In late 2014, an unarmed Black man, Akai Gurley, was shot and killed by an Asian American police officer, Peter Liang, in Brooklyn. During Liang’s trial, sides were taken, with some in the Asian American community supporting Liang. Yet, there was also considerable support among Asian Americans, including activists and organizers, for Gurley’s family, demanding they receive justice for what was clearly another case of a police officer gunning down an innocent Black life. Gurley was simply walking up the stairs of an apartment building when he was gunned down by Liang.

One of the community organizations that supported Gurley’s family’s fight for justice was CAAAV Organizing Asian Communities. CAAAV, which stands for Communities Against Anti-Asian Violence, was formed by a group of Asian American women thirty years ago. Initially, the organization was focused on confronting anti-Asian hate crimes and xenophobia across New York City. But gradually, its leadership recognized that Asians living and working in the city needed more to be done for them to lead full and happy lives than stopping hate crimes against them. In order for Asians in the city to achieve true dignity and safety, they would need to tackle broader systemic issues such as standing against an economic system that cared more for the wealthy than it for ordinary people, especially Asians who have the highest percentage in poverty in New York City. Thus, it was necessary to challenge the status quo and their cronies, including the police. And to do so effectively requires building relationships and coalitions with other groups of color against the enemy.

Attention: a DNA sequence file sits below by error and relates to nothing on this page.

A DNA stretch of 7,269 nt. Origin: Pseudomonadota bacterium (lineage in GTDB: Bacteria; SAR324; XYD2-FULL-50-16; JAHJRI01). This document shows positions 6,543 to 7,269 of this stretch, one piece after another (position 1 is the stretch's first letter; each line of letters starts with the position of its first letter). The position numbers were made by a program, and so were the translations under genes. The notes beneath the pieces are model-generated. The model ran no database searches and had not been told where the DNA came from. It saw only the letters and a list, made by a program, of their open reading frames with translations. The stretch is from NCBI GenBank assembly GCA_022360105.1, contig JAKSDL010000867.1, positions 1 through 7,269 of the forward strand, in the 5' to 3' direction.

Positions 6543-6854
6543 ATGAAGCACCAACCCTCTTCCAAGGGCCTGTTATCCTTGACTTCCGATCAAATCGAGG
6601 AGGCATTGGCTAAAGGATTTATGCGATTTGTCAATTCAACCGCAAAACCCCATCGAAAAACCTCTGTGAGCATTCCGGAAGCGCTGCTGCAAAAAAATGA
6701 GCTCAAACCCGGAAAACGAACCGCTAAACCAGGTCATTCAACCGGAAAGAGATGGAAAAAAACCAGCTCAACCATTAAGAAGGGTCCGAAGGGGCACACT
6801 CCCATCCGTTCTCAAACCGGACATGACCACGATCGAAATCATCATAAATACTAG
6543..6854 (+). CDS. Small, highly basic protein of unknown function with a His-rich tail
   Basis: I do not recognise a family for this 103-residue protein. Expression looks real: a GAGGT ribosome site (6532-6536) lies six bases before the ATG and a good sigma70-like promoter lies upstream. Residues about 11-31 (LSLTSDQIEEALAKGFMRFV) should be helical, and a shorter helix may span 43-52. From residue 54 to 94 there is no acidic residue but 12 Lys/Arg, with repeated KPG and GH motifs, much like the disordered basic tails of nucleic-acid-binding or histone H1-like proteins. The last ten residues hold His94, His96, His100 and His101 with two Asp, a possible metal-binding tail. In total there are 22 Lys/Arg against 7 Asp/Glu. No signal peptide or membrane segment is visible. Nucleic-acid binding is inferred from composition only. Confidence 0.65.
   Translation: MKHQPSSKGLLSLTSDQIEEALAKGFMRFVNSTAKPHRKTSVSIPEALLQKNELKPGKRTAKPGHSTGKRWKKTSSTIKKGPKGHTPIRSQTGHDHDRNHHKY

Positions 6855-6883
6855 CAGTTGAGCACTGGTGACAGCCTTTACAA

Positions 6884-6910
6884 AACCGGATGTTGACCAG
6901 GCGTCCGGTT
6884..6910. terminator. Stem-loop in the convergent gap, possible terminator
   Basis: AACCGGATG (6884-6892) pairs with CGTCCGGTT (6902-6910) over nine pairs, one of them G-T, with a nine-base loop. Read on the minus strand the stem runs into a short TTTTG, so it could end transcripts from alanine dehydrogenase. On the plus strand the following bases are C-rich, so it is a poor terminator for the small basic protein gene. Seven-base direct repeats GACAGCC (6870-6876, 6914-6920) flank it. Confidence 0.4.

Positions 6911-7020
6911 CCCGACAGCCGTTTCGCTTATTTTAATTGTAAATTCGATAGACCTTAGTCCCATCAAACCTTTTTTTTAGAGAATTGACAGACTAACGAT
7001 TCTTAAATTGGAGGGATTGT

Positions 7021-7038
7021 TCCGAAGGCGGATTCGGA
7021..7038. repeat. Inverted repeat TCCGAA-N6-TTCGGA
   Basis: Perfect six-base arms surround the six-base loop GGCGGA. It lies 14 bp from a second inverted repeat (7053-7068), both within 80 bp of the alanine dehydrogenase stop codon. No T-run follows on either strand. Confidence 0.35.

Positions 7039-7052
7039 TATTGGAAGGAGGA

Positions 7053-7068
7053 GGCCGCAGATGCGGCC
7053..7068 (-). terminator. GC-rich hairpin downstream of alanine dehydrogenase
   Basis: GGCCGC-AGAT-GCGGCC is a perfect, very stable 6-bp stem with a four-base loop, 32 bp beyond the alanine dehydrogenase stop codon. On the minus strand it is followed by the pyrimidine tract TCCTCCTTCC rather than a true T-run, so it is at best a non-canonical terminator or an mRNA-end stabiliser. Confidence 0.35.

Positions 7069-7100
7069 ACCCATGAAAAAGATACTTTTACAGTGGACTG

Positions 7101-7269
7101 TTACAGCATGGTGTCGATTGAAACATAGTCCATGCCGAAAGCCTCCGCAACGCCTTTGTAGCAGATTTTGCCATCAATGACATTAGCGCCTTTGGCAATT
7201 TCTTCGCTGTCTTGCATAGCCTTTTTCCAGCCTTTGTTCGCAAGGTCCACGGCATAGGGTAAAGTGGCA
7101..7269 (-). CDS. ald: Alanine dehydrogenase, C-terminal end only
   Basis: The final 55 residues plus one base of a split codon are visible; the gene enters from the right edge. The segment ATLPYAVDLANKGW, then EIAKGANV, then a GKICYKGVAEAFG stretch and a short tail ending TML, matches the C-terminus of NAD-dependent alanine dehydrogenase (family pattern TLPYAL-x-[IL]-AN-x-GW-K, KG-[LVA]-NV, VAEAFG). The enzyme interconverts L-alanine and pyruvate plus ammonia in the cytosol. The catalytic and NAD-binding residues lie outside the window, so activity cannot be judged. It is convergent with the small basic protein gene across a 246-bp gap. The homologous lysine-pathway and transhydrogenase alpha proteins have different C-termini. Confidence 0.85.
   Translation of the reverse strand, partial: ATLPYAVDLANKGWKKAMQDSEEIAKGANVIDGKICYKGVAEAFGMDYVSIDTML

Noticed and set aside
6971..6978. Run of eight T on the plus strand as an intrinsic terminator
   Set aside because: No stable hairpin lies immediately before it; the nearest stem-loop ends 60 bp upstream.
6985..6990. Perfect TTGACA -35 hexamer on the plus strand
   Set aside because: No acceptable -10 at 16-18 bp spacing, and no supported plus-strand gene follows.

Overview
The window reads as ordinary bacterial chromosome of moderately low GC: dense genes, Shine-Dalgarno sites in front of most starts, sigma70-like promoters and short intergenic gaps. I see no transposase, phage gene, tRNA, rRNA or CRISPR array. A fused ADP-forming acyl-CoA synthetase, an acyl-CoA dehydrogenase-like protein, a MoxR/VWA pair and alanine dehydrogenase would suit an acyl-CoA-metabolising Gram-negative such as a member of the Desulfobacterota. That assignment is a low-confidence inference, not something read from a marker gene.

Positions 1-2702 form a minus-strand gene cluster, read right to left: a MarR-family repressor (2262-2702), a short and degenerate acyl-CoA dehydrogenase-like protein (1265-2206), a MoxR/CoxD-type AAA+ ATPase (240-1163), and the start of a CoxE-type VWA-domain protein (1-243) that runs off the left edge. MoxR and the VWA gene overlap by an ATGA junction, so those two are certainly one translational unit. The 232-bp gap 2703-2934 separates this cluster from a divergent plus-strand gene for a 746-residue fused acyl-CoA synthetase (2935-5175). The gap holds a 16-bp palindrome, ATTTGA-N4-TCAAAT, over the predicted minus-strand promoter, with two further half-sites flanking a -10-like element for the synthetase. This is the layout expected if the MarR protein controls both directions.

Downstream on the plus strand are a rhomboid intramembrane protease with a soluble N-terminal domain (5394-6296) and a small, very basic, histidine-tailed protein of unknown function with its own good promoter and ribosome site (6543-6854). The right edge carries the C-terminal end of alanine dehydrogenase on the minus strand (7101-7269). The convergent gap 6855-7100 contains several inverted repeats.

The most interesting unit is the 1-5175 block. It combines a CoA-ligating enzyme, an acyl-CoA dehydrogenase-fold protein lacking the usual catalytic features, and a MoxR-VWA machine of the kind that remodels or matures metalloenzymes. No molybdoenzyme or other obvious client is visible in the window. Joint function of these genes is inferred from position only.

“We find it important that we don’t let the system use race to divide and conquer, especially if there is a working-class struggle that’s common to everyone,” CAAAV’s Executive Director explained to me in an interview in early 2017.

Although receiving backlash from some in the community, such as being called “race traitors”, CAAAV stood steadfast in their support for Gurley’s family, as well as continuing to organize around issues that different groups of color face in the city, especially on questions of housing and affordability. Like groups before them, including the Black Panther Party, CAAAV understands the centrality of coalition-building, especially among people of color and marginalized groups, as one of the decisive paths to actually winning power from the ruling elite.

The story of capitalism in the United States is a story of coalitions built through race and class.

Ignoring the critical role that coalitions across race and class play in maintaining or undermining capitalist rule allows for those with privileges and power to maintain their position in the economic hierarchy, especially as neoliberalism starts to give way to something else.

Bill Fletcher Jr., prominent labor organizer and theorist, explained to me,